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digitalmars.D - to(T, ubyte base) if (isIntegral!T)

reply Shriramana Sharma <samjnaa_dont_spam_me gmail.com> writes:
Hello. I thought D did not prove the Python facility of being able to handle 
bases 2 to 36 in string to integer conversion on request (there it is 
int(num, base = )), but came upon this toImpl overload:

http://dlang.org/phobos/std_conv.html#.toImpl.5

which provides for a radix to be input. There's also a corresponding parse 
overload.

However, as per the text under http://dlang.org/phobos/std_conv.html#.to:

"Entry point that dispatches to the appropriate conversion primitive. Client 
code normally calls to!TargetType(value) (and not some variant of toImpl)."

... I'm not sure why the toImpl and parse functions are even publicly 
documented. People shouldn't need to know about them.

So given that toImpl is supposed to be internal, shouldn't we have a to! 
function for specifying the base, something like:

T to(T, ubyte base) if (isIntegral!T && 2 <= base && base <= 36)

-- 
Shriramana Sharma, Penguin #395953
Oct 17 2015
next sibling parent reply Marc =?UTF-8?B?U2Now7x0eg==?= <schuetzm gmx.net> writes:
On Saturday, 17 October 2015 at 11:27:39 UTC, Shriramana Sharma 
wrote:
 So given that toImpl is supposed to be internal, shouldn't we 
 have a to! function for specifying the base, something like:

 T to(T, ubyte base) if (isIntegral!T && 2 <= base && base <= 36)
It is actually available: void main() { import std.conv; assert("1f".to!int(16) == 31); } I doesn't appear in the documentation explicitly, but `to` just forwards all of its arguments to `toImpl`. I agree that the documentation of the `to`-family should be consolidated.
Oct 17 2015
parent Shriramana Sharma <samjnaa_dont_spam_me gmail.com> writes:
Marc Sch├╝tz wrote:

 void main() {
 import std.conv;
 assert("1f".to!int(16) == 31);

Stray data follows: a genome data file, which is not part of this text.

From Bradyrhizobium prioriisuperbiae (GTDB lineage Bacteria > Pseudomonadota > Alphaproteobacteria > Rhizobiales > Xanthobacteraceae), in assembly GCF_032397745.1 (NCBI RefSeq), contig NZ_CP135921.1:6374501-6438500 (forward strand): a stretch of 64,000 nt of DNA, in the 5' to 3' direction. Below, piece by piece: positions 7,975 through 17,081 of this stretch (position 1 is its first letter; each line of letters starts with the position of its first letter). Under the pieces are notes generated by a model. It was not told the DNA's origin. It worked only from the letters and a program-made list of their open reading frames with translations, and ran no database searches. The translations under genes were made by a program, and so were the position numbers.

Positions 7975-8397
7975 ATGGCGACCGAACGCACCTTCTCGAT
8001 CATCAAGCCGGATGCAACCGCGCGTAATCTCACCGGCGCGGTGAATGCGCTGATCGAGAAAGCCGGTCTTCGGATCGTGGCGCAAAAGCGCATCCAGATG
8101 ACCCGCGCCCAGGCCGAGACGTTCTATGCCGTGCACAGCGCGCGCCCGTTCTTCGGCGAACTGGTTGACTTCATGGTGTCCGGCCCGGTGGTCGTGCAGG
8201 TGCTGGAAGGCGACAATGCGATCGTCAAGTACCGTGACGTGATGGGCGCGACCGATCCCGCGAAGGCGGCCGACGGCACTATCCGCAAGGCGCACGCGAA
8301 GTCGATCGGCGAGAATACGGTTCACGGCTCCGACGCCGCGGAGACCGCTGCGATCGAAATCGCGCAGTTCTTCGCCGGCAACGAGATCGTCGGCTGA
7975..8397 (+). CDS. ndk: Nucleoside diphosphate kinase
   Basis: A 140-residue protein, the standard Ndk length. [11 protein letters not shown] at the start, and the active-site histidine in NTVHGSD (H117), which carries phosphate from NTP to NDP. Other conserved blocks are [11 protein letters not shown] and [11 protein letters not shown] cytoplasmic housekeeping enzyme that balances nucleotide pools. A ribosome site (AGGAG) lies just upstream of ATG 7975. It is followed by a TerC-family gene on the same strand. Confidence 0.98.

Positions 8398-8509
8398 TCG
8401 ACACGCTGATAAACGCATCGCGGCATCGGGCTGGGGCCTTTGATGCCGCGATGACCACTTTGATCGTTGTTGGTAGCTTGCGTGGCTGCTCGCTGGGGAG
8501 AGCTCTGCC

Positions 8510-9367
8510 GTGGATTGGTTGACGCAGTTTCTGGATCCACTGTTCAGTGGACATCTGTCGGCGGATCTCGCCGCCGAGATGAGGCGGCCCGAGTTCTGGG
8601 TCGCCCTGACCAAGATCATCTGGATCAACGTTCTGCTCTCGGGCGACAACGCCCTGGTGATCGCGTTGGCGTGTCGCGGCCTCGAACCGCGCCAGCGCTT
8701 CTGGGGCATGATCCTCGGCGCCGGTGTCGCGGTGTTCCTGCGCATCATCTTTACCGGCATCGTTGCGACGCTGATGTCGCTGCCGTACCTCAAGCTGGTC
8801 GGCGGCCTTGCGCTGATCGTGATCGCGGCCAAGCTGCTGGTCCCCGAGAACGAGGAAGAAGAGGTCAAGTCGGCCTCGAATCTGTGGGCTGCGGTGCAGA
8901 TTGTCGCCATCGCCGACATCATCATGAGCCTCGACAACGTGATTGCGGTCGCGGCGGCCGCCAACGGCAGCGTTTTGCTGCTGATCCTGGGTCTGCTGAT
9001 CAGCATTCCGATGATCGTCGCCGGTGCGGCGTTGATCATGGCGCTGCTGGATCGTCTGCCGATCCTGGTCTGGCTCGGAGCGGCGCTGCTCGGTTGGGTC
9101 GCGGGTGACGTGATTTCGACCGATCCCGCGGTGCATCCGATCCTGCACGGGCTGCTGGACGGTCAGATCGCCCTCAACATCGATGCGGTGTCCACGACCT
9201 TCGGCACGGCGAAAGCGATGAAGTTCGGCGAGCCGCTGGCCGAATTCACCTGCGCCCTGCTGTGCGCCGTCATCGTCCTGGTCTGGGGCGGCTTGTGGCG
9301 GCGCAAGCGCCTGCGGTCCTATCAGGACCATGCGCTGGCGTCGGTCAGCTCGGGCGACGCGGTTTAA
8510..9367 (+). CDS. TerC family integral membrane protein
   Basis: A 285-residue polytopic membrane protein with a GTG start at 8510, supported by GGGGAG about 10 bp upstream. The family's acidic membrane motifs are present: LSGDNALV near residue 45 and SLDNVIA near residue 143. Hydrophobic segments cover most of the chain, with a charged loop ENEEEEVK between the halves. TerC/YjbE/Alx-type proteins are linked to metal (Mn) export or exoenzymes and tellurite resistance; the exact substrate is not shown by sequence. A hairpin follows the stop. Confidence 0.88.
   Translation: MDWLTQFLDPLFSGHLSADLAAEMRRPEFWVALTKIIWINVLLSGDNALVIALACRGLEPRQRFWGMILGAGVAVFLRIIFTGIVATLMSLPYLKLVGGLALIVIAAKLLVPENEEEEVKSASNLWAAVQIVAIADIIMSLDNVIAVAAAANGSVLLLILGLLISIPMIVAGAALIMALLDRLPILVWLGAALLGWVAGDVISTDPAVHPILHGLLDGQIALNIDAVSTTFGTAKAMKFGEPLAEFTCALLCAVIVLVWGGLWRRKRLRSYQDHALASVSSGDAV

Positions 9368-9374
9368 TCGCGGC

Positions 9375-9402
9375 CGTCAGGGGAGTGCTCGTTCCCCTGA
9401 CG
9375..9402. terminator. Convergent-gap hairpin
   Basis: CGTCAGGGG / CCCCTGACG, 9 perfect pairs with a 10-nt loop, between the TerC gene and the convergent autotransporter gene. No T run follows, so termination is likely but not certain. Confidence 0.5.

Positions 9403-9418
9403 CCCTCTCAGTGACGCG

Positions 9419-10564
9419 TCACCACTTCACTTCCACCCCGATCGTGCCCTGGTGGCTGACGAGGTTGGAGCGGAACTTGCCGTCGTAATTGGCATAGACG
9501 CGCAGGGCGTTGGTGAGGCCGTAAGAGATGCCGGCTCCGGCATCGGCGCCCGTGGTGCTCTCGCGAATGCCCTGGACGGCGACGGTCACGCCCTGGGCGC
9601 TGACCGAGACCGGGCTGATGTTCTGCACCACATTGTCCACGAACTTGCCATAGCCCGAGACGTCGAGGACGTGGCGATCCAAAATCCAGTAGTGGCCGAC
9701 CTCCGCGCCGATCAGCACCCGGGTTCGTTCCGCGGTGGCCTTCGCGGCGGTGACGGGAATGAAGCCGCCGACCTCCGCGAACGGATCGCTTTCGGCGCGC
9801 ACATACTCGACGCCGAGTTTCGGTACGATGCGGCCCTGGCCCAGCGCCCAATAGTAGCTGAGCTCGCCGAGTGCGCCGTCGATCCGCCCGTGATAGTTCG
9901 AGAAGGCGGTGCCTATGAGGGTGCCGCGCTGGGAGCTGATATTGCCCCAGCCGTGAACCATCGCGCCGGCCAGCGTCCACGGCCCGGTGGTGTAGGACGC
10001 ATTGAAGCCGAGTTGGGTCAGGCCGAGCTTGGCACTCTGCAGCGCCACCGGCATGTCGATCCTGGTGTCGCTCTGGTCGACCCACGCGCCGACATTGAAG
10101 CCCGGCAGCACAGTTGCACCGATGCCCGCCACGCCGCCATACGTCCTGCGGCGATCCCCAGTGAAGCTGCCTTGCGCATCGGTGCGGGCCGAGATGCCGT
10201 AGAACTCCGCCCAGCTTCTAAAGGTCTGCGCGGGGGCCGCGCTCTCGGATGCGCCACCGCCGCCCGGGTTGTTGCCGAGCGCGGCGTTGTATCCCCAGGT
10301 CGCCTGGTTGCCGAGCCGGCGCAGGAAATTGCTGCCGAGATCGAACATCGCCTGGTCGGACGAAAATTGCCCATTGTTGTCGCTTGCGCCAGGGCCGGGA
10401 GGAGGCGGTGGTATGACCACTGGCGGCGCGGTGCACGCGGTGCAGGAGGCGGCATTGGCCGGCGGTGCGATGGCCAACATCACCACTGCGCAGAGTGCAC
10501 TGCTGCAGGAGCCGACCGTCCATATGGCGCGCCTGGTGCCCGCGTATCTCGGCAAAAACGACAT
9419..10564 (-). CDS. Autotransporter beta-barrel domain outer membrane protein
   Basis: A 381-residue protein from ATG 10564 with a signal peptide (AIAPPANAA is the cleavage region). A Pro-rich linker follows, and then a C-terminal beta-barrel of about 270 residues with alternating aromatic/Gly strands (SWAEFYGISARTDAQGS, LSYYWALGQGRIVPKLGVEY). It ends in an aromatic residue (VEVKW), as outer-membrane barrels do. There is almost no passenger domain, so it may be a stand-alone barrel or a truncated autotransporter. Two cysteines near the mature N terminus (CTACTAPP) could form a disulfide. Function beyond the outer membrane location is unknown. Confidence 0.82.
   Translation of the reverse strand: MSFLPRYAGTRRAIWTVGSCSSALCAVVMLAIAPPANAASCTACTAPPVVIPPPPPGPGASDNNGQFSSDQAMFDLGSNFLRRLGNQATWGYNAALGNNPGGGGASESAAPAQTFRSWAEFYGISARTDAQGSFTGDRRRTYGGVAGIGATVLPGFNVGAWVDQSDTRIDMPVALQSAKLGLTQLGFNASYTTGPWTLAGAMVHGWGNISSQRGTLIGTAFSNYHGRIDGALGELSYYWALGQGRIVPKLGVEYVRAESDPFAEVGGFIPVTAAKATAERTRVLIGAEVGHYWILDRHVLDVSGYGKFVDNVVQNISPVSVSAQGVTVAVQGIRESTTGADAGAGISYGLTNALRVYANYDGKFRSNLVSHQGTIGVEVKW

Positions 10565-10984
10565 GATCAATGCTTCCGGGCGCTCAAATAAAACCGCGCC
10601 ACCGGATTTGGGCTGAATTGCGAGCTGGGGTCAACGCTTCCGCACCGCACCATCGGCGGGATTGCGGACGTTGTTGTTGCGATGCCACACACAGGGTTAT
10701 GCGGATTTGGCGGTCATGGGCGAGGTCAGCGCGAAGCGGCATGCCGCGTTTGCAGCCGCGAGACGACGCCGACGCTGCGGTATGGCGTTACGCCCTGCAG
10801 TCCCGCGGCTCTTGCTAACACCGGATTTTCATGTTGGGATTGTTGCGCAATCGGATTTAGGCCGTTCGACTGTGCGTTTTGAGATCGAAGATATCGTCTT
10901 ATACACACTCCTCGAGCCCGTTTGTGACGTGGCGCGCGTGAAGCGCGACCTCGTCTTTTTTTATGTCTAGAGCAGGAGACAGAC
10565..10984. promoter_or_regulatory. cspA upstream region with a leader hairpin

}
Hey thanks. In case the library maintainer wants to tighten up the unittest for this, I wrote up a short Python to produce a unittest for this, since Python also has the same support. #! /usr/bin/env python3 from random import choice digitsH = "0123456789ABCDEFGHIJKLMNOPQRSTUVWXYZ" digitsL = digitsH.lower() digits = (digitsH, digitsL) print("""\ import std.conv; unittest {\ """) for base in range(2, 37): for i in range(8): s = "".join(choice(choice(digits)[:base]) for j in range(8)) v = int(s, base) print(' assert("{}".to!ulong({:>2}) == {:>20});'.format(s, base, v)) print("}") -- Shriramana Sharma, Penguin #395953
Oct 17 2015
prev sibling parent Jonathan M Davis <jmdavisProg gmx.com> writes:
On Saturday, 17 October 2015 at 11:27:39 UTC, Shriramana Sharma 
wrote:
 ... I'm not sure why the toImpl and parse functions are even 
 publicly documented. People shouldn't need to know about them.
As the documentation briefly explains on std.conv.to, all of the overloads of to are toImpl, and we obviously need to document the overloads (particularly considering how diverse they are), so you unfortunately end up with toImpl in the documentation even though it's essentially an implementation detail. All you have to do is use to every time you see toImpl. Obviously, that's not exactly ideal, but I suspect that at the time that std.conv.to was created, there wasn't much choice. std.conv.to has been around for quite a while, and eponymous templates have improved quite a bit since then. It should be possible now for all of the toImpl overloads to be moved inside of std.conv.to and have them all be called std.conv.to, but I'm not sure that that was possible when std.conv.to was introduced. However, unless something like DIP 82 is implmented ( http://wiki.dlang.org/DIP82 ), it would actually be pretty problematic to move all of those overloads inside of the the main to template, because it would either mean putting all of those unittest blocks inside of that template (very bad idea) or separating each of the unittest blocks from the overloads that they're testing (also a very bad idea). So, at least for now, it just makes more sense to have toImpl. And if it confused you, then sorry, but the documentation does at least try to make it clear, and all of the examples use to, not toImpl. At least now that you know, it really shouldn't be a problem reading those docs anymore. - Jonathan M Davis
Oct 17 2015